Attached is my most recent peer reviewed paper which was accepted for publication in the proceedings of the 15th International Conference on Cyber Warfare and Security (ICCWS) to be held on 12-13 March 2020 at Old Dominion University in Norfolk, Virginia. The paper is based on an analysis of the online conspiracy theories which surrounded the 15 April 2019 fire at the Notre Dame Cathedral in Paris, France. (While the paper was published I am not attending the conference for personal reasons.)
Included in the milieu of conspiracy theories circulated online were fake Nostradamus prophecies evoking a kind of conspiracism known as ‘popular eschatology’. The sharing of such conspiracies drove a large global increase in Nostradamus interest, as revealed by Google Trends.
The overall mix of the Notre Dame fire conspiracy theories – to include notions of false flags, Islamophobic sentiments, and Nostradamus prophecies – seem to be similar to 9/11 conspiracies, and may share commonality in their links to Russian influence.
The new paper argues that Nostradamus prophecies can be seen as similar in how they promote Islamophobia and anti-Catholicism as to how the Russian secret police concoction ‘The Protocols of Zion’ may have been useful in promoting anti-Semitism in furtherance of fin de siè·cle Russian influence campaigns. It dives deep into a cultural examination of Russia’s apparent sense of hostility to Catholicism based on its historical legacy as a Russian Orthodox country, and it attempts to frame the described 2019 ‘anti-Catholic conspiracies’ within a framework of Russian disinformation sympathetic to such nationalistic ideas.
One of the 1990s conspiracy theories which I recall hearing about in popular media and internet lore is that of the ‘Beast Computer’. The 1998 track ‘Information‘ off the (Wu-Tang-Clan affiliate) Killah Priest album ‘Heavy Mental‘ might be the best popular cultural example which I can to point to that may reflect this kind of thinking. (Much like the RATM canon artistically it’s not a bad album IMHO and I like the sound, although it is chock full of anti-Americanism. Just be sure to enjoy the lyrics critically from a strategic perspective as they probably relate to a legacy of disinformation.)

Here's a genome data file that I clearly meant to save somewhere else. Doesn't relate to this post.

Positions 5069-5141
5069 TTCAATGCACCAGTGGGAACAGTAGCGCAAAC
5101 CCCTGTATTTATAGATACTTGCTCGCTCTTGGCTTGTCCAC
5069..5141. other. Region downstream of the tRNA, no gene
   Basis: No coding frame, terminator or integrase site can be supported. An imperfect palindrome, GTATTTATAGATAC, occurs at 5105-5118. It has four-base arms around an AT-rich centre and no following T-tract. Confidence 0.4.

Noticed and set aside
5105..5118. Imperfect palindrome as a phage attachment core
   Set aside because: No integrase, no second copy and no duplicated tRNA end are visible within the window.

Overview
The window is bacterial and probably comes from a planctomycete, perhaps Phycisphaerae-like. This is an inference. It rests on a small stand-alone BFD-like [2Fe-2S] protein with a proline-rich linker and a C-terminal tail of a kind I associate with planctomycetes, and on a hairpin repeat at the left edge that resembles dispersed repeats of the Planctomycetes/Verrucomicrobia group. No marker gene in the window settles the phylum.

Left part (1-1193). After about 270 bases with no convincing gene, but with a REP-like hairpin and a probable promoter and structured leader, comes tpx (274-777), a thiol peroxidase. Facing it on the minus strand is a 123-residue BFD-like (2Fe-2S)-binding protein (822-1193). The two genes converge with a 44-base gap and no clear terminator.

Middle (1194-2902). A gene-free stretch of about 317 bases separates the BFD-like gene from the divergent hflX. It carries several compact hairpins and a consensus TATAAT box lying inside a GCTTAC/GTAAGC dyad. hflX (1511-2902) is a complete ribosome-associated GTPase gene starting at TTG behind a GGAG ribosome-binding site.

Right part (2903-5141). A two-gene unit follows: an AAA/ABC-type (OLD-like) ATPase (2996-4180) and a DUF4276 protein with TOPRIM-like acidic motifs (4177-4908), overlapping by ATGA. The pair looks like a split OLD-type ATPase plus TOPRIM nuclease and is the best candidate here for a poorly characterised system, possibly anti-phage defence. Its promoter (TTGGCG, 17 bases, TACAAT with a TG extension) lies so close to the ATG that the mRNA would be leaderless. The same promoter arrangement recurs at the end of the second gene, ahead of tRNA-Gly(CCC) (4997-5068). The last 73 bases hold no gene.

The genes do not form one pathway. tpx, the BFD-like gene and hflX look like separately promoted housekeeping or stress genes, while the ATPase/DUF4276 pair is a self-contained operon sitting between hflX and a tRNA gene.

Much like the fabricated Nostradamus emails, usegroup posts, and text messages which flooded the internet following the September 11, 2001 terror attacks and are seemingly attributable to Russia, I recalled a similarly viral chain of disinformation from earlier in the 1990s. Lets call these fairly transparent conspiracies: ‘Bill Gates 666 disinformation’ (a good debunking can be found here).
The ideas of apocalypse and antichrist in former Soviet-bloc countries are deeply culturally ingrained concepts associated with millennial/centennial mythologies. This has synergy with the apocalyptic and popular eschatological prophecies of Nostradamus.
Did you know that the same people who advanced the Protocols of the Learned Elders of Zion were also responsible for the near-simultaneous canonization of Seraphim of Sarov? According to Sergei Nilus and Konstantin Pobedonostsev – two conservative Orthodox figures closely connected to Nicholas II -supposedly the venerable Seraphim had predicted the death of Nicholas II by Jewish (e.g. ‘Bolshevik’) elements; painting him as a Christ-like martyr.